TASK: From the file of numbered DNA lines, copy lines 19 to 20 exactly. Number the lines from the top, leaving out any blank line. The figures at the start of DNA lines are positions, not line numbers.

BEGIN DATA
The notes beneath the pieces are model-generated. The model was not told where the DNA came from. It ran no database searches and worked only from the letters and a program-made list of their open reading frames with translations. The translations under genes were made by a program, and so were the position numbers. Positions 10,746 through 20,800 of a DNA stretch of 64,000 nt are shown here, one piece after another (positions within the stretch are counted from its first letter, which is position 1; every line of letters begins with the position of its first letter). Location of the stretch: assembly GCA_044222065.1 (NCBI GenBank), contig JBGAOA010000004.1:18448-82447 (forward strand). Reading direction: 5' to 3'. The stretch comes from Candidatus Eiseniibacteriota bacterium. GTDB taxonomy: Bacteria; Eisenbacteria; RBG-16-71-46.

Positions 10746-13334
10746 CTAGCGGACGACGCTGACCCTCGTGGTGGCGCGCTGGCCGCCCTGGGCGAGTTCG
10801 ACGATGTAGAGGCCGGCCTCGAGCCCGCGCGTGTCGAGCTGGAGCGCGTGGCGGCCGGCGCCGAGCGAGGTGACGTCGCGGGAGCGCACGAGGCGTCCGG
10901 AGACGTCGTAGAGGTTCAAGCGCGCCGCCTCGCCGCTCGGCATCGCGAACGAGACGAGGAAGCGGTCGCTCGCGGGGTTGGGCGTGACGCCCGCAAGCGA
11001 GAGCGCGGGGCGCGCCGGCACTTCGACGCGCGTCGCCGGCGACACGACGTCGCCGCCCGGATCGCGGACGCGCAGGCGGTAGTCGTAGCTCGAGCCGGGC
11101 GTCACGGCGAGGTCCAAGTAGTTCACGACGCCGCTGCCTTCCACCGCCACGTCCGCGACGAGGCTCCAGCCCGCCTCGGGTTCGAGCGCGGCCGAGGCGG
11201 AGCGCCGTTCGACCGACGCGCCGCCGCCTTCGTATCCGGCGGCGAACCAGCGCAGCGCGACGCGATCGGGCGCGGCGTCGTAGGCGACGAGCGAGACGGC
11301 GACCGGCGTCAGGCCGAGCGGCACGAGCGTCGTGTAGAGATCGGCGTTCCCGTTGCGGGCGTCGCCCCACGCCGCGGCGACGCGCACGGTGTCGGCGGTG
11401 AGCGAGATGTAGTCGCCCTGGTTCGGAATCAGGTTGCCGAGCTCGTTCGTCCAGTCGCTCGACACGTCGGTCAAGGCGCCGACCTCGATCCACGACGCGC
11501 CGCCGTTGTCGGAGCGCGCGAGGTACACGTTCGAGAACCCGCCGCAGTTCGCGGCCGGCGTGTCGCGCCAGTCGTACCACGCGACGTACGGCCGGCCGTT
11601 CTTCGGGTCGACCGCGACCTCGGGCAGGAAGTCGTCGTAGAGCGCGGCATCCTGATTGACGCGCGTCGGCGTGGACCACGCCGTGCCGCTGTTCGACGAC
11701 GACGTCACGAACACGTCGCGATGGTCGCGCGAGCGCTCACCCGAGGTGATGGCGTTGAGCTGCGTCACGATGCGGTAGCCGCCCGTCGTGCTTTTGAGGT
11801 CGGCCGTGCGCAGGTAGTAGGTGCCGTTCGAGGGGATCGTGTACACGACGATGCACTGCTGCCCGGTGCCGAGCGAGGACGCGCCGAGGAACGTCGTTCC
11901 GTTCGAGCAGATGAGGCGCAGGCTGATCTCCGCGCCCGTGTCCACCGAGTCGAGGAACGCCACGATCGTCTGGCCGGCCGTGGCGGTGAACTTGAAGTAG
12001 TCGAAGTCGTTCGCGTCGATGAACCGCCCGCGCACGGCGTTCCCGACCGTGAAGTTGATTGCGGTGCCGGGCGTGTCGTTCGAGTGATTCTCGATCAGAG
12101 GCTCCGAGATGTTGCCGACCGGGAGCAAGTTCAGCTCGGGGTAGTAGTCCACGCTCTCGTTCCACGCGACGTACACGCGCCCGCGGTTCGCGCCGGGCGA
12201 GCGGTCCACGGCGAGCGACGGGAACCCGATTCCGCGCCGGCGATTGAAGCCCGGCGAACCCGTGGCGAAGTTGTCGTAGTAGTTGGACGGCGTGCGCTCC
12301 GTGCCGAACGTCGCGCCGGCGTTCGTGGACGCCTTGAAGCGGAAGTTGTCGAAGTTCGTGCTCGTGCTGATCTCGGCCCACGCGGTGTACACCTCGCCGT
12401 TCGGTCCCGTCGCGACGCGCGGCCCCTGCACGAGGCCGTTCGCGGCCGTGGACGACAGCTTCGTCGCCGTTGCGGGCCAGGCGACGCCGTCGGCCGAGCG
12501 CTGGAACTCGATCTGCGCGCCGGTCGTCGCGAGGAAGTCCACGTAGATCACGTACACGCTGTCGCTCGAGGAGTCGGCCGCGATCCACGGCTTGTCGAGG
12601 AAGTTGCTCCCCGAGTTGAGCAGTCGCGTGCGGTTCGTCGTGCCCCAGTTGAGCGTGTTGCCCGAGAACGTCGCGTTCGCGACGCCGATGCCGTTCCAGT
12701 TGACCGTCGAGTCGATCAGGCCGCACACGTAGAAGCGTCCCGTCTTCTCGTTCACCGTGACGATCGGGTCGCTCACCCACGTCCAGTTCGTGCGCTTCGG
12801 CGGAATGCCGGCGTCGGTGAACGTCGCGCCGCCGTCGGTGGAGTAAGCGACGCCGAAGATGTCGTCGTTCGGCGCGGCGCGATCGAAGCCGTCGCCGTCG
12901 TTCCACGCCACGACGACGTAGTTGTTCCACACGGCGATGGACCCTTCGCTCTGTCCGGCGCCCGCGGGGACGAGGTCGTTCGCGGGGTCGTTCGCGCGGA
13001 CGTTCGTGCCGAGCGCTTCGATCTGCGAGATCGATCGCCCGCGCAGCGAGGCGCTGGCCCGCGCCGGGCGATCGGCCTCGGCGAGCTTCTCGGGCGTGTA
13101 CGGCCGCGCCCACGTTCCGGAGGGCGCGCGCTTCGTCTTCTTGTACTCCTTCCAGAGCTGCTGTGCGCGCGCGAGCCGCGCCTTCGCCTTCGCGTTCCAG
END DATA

12301 GTGCCGAACGTCGCGCCGGCGTTCGTGGACGCCTTGAAGCGGAAGTTGTCGAAGTTCGTGCTCGTGCTGATCTCGGCCCACGCGGTGTACACCTCGCCGT
12401 TCGGTCCCGTCGCGACGCGCGGCCCCTGCACGAGGCCGTTCGCGGCCGTGGACGACAGCTTCGTCGCCGTTGCGGGCCAGGCGACGCCGTCGGCCGAGCG